Sentinel Lymph Node Biopsy in Melanoma

Controversies and Current Guidelines

Alison B Durham; Sandra L Wong


Future Oncol. 2014;10(3):429-42. 

In This Article

Abstract and Introduction


Melanoma is a global health problem and the incidence of this disease is rising. While localized melanoma has an excellent prognosis, regional and distant disease is associated with much poorer outcomes. Optimal treatment for clinically localized melanoma requires surgical control of the primary site and accurate staging of the regional nodal basin with sentinel lymph node biopsy (SLNB). While further data are required to determine if SLNB is associated with a survival advantage, currently available data supports the use of SLNB for staging of appropriate patients and the procedure may offer benefits beyond staging. This article reviews current data that shapes guidelines regarding patient selection for SLNB in melanoma and highlights areas where performing this procedure remains controversial.


The number of new melanoma cases is increasing worldwide.[1] In the USA alone, it is estimated that 76,690 new cases of invasive melanoma will be diagnosed in 2013, with 9480 deaths. The current estimated lifetime risk of developing invasive melanoma based on data from 2007–2009 is one in 35 for men and one in 54 for women.[2] Risk factors for the development of melanoma include family history of melanoma, the presence of >100 clinically typical nevi, dysplastic nevi, freckling, fair skin, blond or red hair, blue or green eyes, history of sunburn, high UV exposure and tanning bed use.[3–7]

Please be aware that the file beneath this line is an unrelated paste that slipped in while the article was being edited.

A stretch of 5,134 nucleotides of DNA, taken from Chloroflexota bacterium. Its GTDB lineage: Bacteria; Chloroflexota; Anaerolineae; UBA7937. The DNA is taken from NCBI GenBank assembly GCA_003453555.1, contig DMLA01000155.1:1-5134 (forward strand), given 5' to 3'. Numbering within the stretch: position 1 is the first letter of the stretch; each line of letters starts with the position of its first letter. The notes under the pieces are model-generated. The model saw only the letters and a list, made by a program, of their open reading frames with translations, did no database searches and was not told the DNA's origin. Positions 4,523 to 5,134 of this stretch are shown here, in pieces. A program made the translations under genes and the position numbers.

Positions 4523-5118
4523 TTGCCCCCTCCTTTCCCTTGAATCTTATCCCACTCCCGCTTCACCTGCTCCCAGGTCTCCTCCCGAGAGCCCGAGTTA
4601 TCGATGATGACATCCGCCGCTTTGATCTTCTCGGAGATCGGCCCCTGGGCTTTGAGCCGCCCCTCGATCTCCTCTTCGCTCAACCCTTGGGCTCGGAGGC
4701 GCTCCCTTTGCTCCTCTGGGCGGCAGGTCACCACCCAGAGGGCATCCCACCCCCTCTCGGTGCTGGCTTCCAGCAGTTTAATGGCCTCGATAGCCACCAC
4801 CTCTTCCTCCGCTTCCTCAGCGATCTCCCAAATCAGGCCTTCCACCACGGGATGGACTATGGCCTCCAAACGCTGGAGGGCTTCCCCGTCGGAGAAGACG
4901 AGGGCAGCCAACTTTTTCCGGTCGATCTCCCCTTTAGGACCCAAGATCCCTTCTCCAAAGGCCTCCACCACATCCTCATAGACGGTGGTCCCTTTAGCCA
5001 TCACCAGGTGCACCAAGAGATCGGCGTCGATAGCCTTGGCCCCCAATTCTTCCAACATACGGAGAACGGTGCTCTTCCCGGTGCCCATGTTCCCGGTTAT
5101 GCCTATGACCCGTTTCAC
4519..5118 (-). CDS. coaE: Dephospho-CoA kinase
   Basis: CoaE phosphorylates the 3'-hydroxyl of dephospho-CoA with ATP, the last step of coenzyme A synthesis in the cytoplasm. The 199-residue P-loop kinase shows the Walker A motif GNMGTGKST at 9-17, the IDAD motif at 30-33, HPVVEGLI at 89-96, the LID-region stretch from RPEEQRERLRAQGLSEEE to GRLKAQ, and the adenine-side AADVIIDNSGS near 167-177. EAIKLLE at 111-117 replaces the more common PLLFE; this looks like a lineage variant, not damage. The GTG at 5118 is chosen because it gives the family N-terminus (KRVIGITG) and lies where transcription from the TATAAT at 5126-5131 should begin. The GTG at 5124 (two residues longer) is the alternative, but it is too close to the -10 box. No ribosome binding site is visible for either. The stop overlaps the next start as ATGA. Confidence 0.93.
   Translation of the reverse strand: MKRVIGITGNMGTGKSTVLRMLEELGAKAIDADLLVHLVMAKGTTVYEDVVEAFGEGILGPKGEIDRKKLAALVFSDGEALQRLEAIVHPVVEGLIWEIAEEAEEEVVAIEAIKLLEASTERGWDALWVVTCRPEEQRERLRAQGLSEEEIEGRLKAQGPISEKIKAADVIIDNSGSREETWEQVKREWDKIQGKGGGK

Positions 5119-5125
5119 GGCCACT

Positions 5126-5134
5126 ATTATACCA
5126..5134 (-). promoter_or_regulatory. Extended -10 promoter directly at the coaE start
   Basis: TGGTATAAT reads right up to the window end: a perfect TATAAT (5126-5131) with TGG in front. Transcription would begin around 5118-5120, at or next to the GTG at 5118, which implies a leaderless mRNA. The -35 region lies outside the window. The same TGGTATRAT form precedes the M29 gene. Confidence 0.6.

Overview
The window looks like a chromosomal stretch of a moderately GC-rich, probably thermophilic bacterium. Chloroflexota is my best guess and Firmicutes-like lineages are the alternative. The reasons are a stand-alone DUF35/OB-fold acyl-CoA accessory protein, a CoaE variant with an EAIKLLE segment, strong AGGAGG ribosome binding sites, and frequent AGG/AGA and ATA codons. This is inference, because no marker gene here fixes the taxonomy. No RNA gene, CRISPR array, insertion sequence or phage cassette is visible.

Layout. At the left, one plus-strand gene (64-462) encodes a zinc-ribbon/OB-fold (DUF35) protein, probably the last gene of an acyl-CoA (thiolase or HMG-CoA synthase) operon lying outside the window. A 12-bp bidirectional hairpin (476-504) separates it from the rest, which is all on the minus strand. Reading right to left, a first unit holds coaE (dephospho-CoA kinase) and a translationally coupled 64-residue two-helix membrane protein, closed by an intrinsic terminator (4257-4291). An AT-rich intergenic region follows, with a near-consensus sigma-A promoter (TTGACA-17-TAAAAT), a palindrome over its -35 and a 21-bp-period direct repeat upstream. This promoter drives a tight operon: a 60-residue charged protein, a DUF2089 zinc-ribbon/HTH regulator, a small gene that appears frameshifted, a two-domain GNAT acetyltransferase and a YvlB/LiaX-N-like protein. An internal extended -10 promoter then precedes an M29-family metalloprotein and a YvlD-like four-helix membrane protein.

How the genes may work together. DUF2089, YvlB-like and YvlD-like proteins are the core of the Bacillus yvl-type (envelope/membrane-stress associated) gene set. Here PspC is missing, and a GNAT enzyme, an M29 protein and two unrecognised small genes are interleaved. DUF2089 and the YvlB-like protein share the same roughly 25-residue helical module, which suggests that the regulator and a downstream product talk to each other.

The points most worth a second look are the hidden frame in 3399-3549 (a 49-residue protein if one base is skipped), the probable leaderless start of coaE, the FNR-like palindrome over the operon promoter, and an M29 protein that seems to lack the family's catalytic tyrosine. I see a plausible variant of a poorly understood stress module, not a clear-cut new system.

Optimal treatment for melanoma requires knowledge of a large, continually changing body of literature that contains significant contributions from multiple specialties. In 1992, the technique of sentinel lymph node biopsy (SLNB) was introduced to the field of melanoma care and publications detailing its use continue to grow exponentially. While differences in interpretation of data occur, current practice guidelines across specialties are consistent in their recommendations regarding the utility of SLNB for the treatment of melanoma. This article reviews the literature that helps frame those guidelines, with specific focus on results from the MSLT-I, as this is currently the only randomized controlled trial comparing wide local excision (WLE) and SLNB with WLE and observation in the treatment of melanoma.

Many other areas of active research on this topic are ongoing, including investigations into improved selection criteria for patients undergoing SLNB based on features of the primary tumor, refinements in histopathologic and molecular evaluation of the sentinel node (SN), the prognostic importance of positive non-SNs and quality of life following the procedure, to name a few.[16–20] This article is intended to offer a concise review of the current literature that forms the basis for current guidelines regarding patient selection for SLNB, recognizing that the data that shapes these guidelines are in a state of constant flux.